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Australian government supports continuing Australian Packaging Covenant

Australian government supports continuing Australian Packaging Covenant, Asia packaging, Australia packaging, packaging waste management, packaging recycling
The Australian government has released the Packaging Impacts Decision Regulation Statement (DRIS) that recommends the continuation of the Australian Packaging Covenant (APC) as the best system to manage packaging waste and recycling.

The release of the document concludes a four-year study that investigated a number of national options to managing packaging waste and litter reduction.

The DRIS conducted a cost-benefit analysis to consider the economy-wide impacts of each option, as well as a distributional impact analysis of the financial impacts on relevant stakeholder groups

In the end, the DRIS recommended “an increased voluntary funding commitment by the packaged goods industry under an extended Australian Packaging Covenant-type arrangement of A$50 million per year for five years which, over the full 20 years of the analysis, results in an average industry investment of S$27.7 million annually.”

What this would achieve is a 78.5% packaging recycling rate by 2035 and reduce the average annual amount of litter from the base case by 377,800 tonnes or 23% by 2035.

The DRIS stated this approach “achieves cost-effective recycling and litter outcomes because it is non-prescriptive in how outcomes can be achieved and not constrained by mandated sub-targets to recycle certain packaging types, which may be of low value or low environmental impact.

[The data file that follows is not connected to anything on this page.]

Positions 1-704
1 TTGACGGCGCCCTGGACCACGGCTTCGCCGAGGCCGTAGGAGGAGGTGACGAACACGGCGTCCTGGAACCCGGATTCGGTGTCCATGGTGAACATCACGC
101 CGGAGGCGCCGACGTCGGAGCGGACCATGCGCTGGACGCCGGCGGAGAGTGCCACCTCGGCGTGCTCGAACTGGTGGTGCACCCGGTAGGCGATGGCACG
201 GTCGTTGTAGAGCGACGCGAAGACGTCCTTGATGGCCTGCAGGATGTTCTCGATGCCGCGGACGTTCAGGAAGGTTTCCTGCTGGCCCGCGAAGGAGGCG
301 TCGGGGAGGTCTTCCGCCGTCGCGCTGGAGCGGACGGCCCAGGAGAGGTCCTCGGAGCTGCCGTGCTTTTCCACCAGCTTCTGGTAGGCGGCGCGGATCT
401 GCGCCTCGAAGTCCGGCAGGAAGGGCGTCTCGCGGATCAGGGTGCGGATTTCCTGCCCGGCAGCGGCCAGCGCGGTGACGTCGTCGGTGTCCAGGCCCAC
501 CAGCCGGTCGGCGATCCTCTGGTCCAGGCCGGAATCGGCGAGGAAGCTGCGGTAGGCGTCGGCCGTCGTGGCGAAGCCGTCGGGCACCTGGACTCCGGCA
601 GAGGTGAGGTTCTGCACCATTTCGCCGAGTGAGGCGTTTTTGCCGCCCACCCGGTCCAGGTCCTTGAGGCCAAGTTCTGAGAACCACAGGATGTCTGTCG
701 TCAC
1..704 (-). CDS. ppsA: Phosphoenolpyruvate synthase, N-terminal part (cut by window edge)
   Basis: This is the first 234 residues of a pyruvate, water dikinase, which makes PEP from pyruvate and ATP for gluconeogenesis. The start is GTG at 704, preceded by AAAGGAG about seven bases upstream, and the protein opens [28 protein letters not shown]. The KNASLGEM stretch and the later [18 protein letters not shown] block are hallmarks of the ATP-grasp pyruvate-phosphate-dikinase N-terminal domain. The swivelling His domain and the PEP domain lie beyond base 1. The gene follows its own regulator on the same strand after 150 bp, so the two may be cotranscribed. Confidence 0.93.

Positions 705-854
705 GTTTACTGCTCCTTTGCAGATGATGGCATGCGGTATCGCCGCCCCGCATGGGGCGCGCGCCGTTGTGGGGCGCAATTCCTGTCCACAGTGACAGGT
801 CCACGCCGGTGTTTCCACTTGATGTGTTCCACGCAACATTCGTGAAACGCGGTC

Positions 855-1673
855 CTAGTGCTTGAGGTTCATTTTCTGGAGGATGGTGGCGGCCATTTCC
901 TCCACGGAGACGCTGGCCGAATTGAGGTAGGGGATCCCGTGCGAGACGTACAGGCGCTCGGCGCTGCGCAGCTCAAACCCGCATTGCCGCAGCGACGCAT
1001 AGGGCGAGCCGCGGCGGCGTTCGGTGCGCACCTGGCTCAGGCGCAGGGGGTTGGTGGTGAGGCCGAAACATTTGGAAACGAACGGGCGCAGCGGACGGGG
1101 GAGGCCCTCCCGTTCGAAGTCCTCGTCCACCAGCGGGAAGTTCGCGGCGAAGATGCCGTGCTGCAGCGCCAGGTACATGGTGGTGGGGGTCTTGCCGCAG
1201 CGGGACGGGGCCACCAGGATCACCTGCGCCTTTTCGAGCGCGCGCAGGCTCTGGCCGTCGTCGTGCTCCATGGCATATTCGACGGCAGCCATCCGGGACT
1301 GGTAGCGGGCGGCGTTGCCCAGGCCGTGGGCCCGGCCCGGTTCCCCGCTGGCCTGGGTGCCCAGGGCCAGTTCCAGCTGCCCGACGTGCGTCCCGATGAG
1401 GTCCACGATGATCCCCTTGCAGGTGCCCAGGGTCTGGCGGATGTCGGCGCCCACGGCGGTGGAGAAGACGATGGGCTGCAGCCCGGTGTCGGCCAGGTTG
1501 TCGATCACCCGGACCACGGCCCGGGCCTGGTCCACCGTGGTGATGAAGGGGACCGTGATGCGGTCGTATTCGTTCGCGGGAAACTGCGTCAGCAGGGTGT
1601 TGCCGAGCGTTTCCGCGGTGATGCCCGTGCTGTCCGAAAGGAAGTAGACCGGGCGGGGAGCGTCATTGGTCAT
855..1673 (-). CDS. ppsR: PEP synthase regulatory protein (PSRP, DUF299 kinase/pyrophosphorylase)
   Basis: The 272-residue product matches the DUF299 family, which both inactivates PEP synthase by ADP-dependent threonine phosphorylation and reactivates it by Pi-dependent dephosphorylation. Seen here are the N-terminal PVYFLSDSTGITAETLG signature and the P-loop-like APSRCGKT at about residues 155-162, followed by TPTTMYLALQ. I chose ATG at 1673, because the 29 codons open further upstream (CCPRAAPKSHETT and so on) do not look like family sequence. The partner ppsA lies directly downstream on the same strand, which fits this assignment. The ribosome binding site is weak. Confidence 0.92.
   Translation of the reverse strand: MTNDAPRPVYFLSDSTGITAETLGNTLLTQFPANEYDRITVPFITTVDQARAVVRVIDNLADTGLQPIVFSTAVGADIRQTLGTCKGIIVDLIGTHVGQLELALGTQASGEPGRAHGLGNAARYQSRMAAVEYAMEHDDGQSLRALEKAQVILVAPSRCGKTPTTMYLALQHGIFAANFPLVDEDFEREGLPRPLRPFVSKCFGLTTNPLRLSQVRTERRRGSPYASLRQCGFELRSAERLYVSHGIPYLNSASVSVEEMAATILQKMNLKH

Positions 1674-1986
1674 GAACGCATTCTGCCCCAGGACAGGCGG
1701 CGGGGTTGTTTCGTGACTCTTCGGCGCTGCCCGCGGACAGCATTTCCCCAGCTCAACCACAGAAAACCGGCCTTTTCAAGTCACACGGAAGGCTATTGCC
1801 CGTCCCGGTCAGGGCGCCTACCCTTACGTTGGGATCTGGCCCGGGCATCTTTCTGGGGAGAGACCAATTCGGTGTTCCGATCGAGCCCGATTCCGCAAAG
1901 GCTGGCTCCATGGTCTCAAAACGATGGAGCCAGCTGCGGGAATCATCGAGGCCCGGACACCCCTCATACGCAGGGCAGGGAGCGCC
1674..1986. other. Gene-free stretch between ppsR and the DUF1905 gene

“Rather, it allows industry to select cost-effective opportunities to achieve the outcomes and a flexible and adaptable approach that is better able to respond to changes in the market and operating environment,” DRIS explained. “It also has relatively low government administration costs, based on existing co-regulatory arrangements under the Used Packaging Materials NEPM.

“The design of the co-regulatory arrangement also optimises outcomes because it targets all packaging and allows engagement of all participants along the supply chain, from design and manufacturer to end of life disposal.”

Interestingly, the DRIS rejects a A$8 billion container deposit scheme (CDS) as the least affordable option, incurring the greatest net cost to the community compared to other options due to the need to roll out purpose-built infrastructure nationwide to manage item-by-tem refund payments for over 12 billion containers each year. In addition, the re-routing of material into an alternative recycling system increases costs significantly and generates minimal benefits, particularly since about 75% of the beverage container recyclate targeted is glass.

The only real major pro for CDS is that it achieves the highest litter reduction impact by tonnage, the DRIS found, because it involve direct price incentives to return beverage containers, which comprise 60^ of public place litter by weight.

Another option examined by DRIS was a mandatory advance disposal fee system; it was concluded that while such a system would deliver higher overall benefits in recycling improvements and litter reduction than even the extended-APC system, the costs involved is “substantially higher”, hence leading to lower net present value and benefit cost ratio.


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